En EspaŅol

Q. Who is Mr. Smarty Plants?

A: There are those who suspect Wildflower Center volunteers are the culpable and capable culprits. Yet, others think staff members play some, albeit small, role. You can torture us with your plant questions, but we will never reveal the Green Guru's secret identity.

Help us grow by giving to the Plant Database Fund or by becoming a member

Did you know you can access the Native Plant Information Network with your web-enabled smartphone?

Share

Ask Mr. Smarty Plants

Ask Mr. Smarty Plants is a free service provided by the staff and volunteers at the Lady Bird Johnson Wildflower Center.

Search Smarty Plants
    
 
See a list of all Smarty Plants questions
Can't find the answer in our existing FAQs, submit a question to Mr. Smarty Plants.
Need help with plant identification, visit the plant identification page.
 
rate this answer
1 rating

Monday - April 09, 2012

From: Henrico, VA
Region: Mid-Atlantic
Topic: Erosion Control, Grasses or Grass-like
Title: Erosion Control in a Mid-Atlantic Shoreline
Answered by: Janice Kvale

QUESTION:

My family owns a riverfront property off of Machodoc Creek which runs into the Potomac on the Virginia side. The water is roughly 3 feet deep at the shoreline and concrete cylinders are used to control erosion. Those, however, keep wearing down and my family is interested in planting native plants to help control erosion. The concrete cylinders will remain in place. They don't want the view obstructed so it would have to be something 3' tall or less. The ground does get wet from occasional high tides. Any suggestions?

ANSWER:

Erosion control nearly always means you are looking for grass or grass-like plants such as sedges or rushes that have an extensive root system to hold soil or sand. In addition, you need a plant that can withstand occasional tidal flooding of brackish or fresh water. The ones listed here are all are 3 feet or less tall and meet the above mentioned criteria.

You may want to do more surfing on your own, especially to note which plants are better for the amount of light available in your location and other characteristics that they may have. In addition to our Plant Database, the following are sites that may be particularly helpful:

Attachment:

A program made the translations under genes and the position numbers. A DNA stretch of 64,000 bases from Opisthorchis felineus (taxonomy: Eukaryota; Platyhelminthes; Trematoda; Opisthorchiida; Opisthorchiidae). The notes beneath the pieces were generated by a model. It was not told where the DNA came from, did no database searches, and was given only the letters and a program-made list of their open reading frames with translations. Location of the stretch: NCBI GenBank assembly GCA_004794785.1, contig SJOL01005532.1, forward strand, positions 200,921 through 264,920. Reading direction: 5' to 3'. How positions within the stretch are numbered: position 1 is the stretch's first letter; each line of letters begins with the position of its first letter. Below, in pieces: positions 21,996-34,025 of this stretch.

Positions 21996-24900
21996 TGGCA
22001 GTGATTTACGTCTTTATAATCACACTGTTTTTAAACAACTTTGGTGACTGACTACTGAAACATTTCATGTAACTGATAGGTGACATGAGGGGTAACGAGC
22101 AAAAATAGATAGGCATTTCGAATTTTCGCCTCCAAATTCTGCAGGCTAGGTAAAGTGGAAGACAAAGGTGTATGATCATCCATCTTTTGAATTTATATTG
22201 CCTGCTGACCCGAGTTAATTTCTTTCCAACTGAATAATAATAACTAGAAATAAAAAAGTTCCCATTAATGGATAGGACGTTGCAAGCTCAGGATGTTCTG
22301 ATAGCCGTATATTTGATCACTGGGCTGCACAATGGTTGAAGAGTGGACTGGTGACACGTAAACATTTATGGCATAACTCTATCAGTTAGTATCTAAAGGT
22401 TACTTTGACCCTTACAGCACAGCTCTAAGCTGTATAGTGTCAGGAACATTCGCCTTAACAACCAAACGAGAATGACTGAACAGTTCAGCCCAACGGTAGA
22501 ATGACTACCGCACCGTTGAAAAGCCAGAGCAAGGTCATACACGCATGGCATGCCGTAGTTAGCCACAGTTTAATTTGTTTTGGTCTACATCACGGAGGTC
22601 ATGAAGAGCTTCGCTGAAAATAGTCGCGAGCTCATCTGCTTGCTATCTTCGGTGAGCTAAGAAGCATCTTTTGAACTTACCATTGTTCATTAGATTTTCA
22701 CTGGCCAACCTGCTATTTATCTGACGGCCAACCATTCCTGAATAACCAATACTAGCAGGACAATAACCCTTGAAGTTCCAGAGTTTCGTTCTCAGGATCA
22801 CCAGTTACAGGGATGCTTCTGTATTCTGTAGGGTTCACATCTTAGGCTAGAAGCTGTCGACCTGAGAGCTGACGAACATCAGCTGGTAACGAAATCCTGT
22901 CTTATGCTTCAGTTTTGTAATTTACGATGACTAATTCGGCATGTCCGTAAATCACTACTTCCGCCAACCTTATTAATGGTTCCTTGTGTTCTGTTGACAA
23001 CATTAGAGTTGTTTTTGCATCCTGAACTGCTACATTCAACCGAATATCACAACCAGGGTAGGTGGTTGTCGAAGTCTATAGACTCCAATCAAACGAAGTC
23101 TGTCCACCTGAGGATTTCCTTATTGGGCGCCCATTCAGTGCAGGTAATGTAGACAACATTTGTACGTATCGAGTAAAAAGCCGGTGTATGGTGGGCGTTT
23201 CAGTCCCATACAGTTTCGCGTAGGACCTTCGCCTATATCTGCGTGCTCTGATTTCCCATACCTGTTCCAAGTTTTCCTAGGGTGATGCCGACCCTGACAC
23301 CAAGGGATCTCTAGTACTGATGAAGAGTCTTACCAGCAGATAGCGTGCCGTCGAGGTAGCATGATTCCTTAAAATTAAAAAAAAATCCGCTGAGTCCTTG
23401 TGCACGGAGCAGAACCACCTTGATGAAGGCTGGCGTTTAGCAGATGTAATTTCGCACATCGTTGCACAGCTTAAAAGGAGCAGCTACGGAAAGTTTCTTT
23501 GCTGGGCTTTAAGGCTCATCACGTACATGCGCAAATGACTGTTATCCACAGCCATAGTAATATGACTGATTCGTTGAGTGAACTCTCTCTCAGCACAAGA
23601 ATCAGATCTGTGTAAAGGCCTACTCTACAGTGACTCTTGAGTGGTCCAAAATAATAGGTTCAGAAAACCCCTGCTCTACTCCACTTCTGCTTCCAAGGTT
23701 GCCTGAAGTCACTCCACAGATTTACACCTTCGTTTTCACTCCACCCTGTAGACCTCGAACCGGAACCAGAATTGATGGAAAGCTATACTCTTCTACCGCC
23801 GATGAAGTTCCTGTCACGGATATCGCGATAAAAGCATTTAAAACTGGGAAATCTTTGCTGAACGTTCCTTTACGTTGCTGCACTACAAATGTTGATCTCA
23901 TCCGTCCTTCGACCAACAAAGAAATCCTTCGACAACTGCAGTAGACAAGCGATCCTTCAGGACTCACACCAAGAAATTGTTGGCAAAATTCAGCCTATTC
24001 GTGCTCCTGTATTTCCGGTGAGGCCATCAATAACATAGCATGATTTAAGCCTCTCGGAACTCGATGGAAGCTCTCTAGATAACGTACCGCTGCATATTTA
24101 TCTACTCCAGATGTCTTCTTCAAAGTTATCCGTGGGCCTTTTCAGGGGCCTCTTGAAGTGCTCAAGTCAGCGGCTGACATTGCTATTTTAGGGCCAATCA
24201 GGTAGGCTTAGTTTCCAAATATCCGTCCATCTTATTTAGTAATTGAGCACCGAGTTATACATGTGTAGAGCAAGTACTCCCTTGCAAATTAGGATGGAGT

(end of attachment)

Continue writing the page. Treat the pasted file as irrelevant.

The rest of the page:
http://www.wildflower.org/expert/show.php?id=4126 is a previously answered Mr. Smarty Plants question that contains relevant information for your problem and directions on searching for solution species.

http://www.nps.gov/plants/pubs/chesapeake/pdf/chesapeakenatives.pdf is a lengthy pamphlet published by the U.S. Fish & Wildlife Service containing recommended species for wet areas that may have brackish water, with a focus on the Chesapeake Bay Watershed.

http://vnps.org/sites/default/files/VNPSState/files/VNPSTable%20Nurseries_0.pdf has an extensive list of suppliers of native plants in Virginia. In addition, our site lists these suppliers in Virginia.

http://www.dcr.virginia.gov/natural_heritage/documents/cp_nat_plants.pdf is another list of native plants from the Virginia Department of Conservation.

In addition, the Henrico Public Works Department has an Environmental Department staff to help you with questions regarding wetlands and Resource Protection Area (RPA) issues; you can call them at (804) 501-4393.

Here are the plants that we found:

 

From the Image Gallery


American beach grass
Ammophila breviligulata

Roundseed panicgrass
Dichanthelium sphaerocarpon

Carolina sealavender
Limonium carolinianum

Bushy bluestem
Andropogon glomeratus

Sideoats grama
Bouteloua curtipendula

Awlfruit sedge
Carex stipata

Pennsylvania sedge
Carex pensylvanica

Green arrow arum
Peltandra virginica

Pickerelweed
Pontederia cordata

More Erosion Control Questions

Erosion control on partially shaded slope
November 27, 2010 - Mr. Smarty Plants, I live in Atlanta, GA. My house is on a hill, and I am beginning to have erosion at my backyard porch (concrete slab, on the corners especially). The soil is mainly red clay, a...
view the full question and answer

O.K. to grow grass under a live oak?
November 26, 2014 - Is it a bad idea to plant grass around a mature live oak? We have erosion issues and trying to keep mulch in the beds around the tree groves is a challenge, even with edging. Much of the native dirt...
view the full question and answer

Native plants to stop pond bank erosion
June 04, 2008 - I recently purchased a home with a small pond in which a nearby stream daylights. The former owner placed large field stone around the pond and the small stream; however, the area around the pond and...
view the full question and answer

Plants for a steep slope in New York
June 27, 2010 - We just installed a swimming pool in our back yard, which is at the top of a south facing slope. After the pool was installed the slope is now 3 ft higher and very steep (unmowable). I'd guess steepe...
view the full question and answer

Plants to prevent erosion in clay soil in Heron, NY
September 07, 2009 - What plants could be used to plant on clay soil, Eastern exposure in full sun to stop erosion on a bay side hill with a steep grade?
view the full question and answer

Smarty Plants's Facebook profile Support the Wildflower Center by Donating Online or Becoming a Member today.

Mr. Smarty Plants wants you to be his Facebook friend. Click the Facebook icon to add yourself to Mr. Smarty Plants list of friends.
E-NEWSLETTER | BECOME A MEMBER | DONATE NOW | MEDIA | SITEMAP
© 2014 Lady Bird Johnson Wildflower Center